Johnston et al, concluded in a study conducted in surgically corrected class III patients that the surgical/ orthodontic treatment is very successful in the overjet correction. Although the anteroposterior skeletal correction (ANB angle) is less successful than the overjet correction, the majority of patients ended up with soft tissues profiles within normal parameters. Bimaxillary surgery was used in 75% of patients who had more severe skeletal and dental discrepancies that the ones treated with mandibular procedures only. However, bimaxillary surgery was 3.4 times more likely to fully correct the ANB angle than mandibular surgery.1

The main objectives of the surgical/orthodontic treatment are to normalize occlusion, function and the facial profile.8–10


Male patient, 22 years of age, was referred to the Orthodontics clinic at the Division of Post-Graduate Studies and Research of the National University of Mexico (UNAM) by his Maxillofacial Surgeon because he presented a problem of prognathism. While performing the medical history chart it was found that the patient was apparently healthy. Upon intraoral examination no pathologies or temporomandibular disorders were found. At the photographic analysis it was observed that the patient was dolichofacial, asymmetrical, had the facial middle third depressed at the level of the malar bone, an almost straight profile, and an upper dental midline that coincided with the facial midline. It was also found that the patient had a bilateral molar class III, bilateral canine class III, bilateral anterior and posterior crossbite, deviated upper and lower dental midlines, moderate crowding in the upper and lower anterior segment, negative overjet and asymmetric, squared archforms (Figure 1).

Figure 1.

Facial and intraoral photographs.


In the panoramic radiograph it was observed that all the teeth were permanent, with absence of the upper and lower left third molars, asymmetric condyles as well as the maxillary sinuses without infectious occupation and continuous alveolar processes without any intraosseous pathology (Figure 2).

Figure 2.

Panoramic radiograph.


The cephalometric data showed a skeletal class III patient due to prognathism with a brachifacial pattern, a neutral growth tendency and upper and lower incisor proclination (Figure 3yTable I).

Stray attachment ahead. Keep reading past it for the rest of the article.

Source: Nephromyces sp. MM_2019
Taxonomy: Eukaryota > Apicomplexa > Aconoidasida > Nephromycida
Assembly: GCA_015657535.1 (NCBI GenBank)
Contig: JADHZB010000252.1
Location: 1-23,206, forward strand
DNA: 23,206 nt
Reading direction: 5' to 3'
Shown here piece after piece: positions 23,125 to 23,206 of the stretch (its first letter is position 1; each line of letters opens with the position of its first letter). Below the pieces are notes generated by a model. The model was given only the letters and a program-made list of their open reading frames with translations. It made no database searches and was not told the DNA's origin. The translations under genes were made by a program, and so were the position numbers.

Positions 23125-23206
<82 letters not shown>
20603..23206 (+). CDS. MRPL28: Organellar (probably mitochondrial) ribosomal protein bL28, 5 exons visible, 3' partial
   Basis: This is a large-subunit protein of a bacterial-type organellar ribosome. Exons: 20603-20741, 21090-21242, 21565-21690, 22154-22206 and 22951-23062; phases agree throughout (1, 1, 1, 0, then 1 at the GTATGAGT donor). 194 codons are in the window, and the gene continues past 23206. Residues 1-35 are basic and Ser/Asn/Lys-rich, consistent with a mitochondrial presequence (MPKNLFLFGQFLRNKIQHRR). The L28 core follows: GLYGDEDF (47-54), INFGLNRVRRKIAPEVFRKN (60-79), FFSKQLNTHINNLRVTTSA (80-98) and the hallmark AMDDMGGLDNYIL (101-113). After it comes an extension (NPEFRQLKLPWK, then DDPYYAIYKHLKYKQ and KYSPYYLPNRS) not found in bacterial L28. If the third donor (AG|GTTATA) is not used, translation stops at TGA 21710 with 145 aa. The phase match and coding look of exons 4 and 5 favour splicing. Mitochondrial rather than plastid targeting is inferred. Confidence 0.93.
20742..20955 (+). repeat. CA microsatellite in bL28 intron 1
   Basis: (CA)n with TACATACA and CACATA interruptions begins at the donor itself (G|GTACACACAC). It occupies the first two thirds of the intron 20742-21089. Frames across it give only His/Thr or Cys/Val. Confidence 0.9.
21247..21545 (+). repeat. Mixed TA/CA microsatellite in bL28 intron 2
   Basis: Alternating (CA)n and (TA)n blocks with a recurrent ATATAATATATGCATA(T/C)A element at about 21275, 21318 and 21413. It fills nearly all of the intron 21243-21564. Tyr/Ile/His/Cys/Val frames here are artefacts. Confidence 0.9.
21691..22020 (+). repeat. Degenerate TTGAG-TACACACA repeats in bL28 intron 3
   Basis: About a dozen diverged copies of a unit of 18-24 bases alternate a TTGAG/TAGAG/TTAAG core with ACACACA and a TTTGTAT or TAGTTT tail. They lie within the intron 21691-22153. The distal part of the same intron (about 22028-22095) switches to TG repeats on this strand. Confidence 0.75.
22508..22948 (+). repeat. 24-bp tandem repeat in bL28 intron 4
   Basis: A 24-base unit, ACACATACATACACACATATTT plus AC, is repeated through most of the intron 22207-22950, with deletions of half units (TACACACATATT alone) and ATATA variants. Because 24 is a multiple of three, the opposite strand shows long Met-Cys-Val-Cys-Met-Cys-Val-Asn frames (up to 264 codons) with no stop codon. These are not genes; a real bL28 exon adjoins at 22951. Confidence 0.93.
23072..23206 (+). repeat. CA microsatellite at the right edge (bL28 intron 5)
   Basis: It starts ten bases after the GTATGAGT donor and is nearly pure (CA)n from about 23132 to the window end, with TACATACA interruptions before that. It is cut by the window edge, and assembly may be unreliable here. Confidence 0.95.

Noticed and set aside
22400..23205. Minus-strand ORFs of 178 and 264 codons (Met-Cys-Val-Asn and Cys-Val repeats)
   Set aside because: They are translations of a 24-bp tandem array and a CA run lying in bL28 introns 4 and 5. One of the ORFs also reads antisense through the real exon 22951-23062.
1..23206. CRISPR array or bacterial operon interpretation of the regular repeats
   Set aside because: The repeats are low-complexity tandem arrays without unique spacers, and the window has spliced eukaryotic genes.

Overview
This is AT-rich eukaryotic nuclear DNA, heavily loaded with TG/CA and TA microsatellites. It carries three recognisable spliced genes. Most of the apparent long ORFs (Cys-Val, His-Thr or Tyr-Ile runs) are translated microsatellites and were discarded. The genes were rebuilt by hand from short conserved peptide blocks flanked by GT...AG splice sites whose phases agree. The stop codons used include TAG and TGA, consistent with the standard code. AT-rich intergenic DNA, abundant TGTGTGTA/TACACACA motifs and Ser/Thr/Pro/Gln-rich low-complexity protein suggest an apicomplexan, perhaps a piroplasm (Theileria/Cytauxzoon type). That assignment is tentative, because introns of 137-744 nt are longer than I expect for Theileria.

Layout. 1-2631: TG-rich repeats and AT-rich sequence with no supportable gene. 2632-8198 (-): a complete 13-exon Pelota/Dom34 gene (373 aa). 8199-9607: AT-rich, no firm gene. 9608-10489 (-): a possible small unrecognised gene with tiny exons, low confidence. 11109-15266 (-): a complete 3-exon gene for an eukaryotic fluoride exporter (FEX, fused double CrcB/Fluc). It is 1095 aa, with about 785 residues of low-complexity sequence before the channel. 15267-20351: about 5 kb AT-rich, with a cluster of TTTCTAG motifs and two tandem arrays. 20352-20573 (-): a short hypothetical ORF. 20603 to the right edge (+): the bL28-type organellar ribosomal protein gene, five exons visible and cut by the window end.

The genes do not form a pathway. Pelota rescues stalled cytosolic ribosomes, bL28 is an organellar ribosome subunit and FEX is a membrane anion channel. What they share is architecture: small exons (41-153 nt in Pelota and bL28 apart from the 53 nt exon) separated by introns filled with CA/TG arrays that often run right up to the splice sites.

Figure 3.

Lateral headfilm.

Table I.

UNAM Integrated analysis.

Sagittal plane  Norm  Initial value 
ANB (Steiner)  2° ± 2°  −2 
Wits (Jacobson)  0-3 mm  −13 
Overjet (Bimler)  0-8 mm  −4 
Convexity (Ricketts)  0-2 mm 
SNA (Steiner)  82° ± 2°  83 
Factor 1 (Bimler)  0°  −1 
Maxillary Depth (McNamara)  0-1mm 
Maxillary Depth (Ricketts)  90° ± 3°  95 
SNB (Steiner)  80° ± 2°  85 
Facial angle (Downs)  87° ± 3°  94 
1:1 Ratio (Jarabak)  1:1  66-75 
Mandibular Length (Bimler)  99 mm  105 
Vertical dimension     
Bimler facial index  d/b/m  Brachifacial 
Facial taper (Ricketts)  68° ± 3°  59 
SN/mandibular (Steiner)  32° ± 3°  39 
FMA (Tweed)  25° ± 3°  27 
Gonial angle (Jarabak)  130° ± 5°  128 
Facial Axis (Ricketts)  90° ± 5°  90 
% Growth (Jarabak)  62-64%  63 
Dental analysis     
U1-AP (RW)  28° ± 2°  23 
L1-AP (RW)  22° ± 4°  26 
1-SN (Jarabak)  103° ± 2°  105 
IMPA (Downs)  90° ± 2°  86 
Overjet (Ricketts)  2 mm  −4 
Soft tissues     
Nasolabial angle  94-110° ± 3°  91 
Ricketts aesthetic line  −2 ± 2 mm  −1 mm 
Cervicomental distance  50 mm  55 m 
Treatment objectives

Based on the diagnosis the following objectives were determined: to correct the facial biotype, correct the profile created by the skeletal discrepancy and obtain molar and canine class I, eliminate crowding as well as to obtain centered dental midlines, to compensate incisor proclination and correct the skeletal discrepancy by means of orthognathic surgery.

Treatment plan

It was suggested to the patient two treatment plans, the first was orthodontic treatment (0.022” Roth prescription with upper and lower bands in first and second molars, archwire sequence in accordance to the technique) with extractions of first premolars and reverse genioplasty. The second treatment option was orthodontic treatment with dental decompensation for a triple orthognathic surgery: segmental surgery with rotation and forward repositioning of the anterior portion of the maxilla with the intention of decreasing the upper incisor proclination, improve the profile and the midfacial depression; sagittal split osteotomy of the mandible to its subsequent retro-positioning and genioplasty. The second treatment plan was the most recommended and therefore, it was accepted.

Treatment progress

Upper and lower fixed appliances with Roth prescription, 0.022” slot (GAC®), and bands with the same prescription (Ah Kim Pech®) were placed in the first and second upper and lower molars. Treatment began with an 0.014” niti archwire on the upper and lower arch and Phase I was finished with an upper and lower 0.019” × 0.025” SS archwire (American Orthodontics) (Figure 4).

Figure 4.

Initial appointment photographs.


At this point in treatment, once the malocclusion was decompensate study models were obtained to assess the post-surgery occlusion and considering this, (no adjustments were made since the occlusion was close to ideal) the patient was referred to the Maxillofacial Surgeon for placement of the surgical splints used during surgery. Crimpable Hooks were placed mesial to the right second molars and mesial to the left second molars in both the upper and lower arch. The archwire was cut distal to the right and left canines and then, the triple orthognathic surgery was performed (Figure 5).

Figure 5.

Pre-surgical phase of treatment.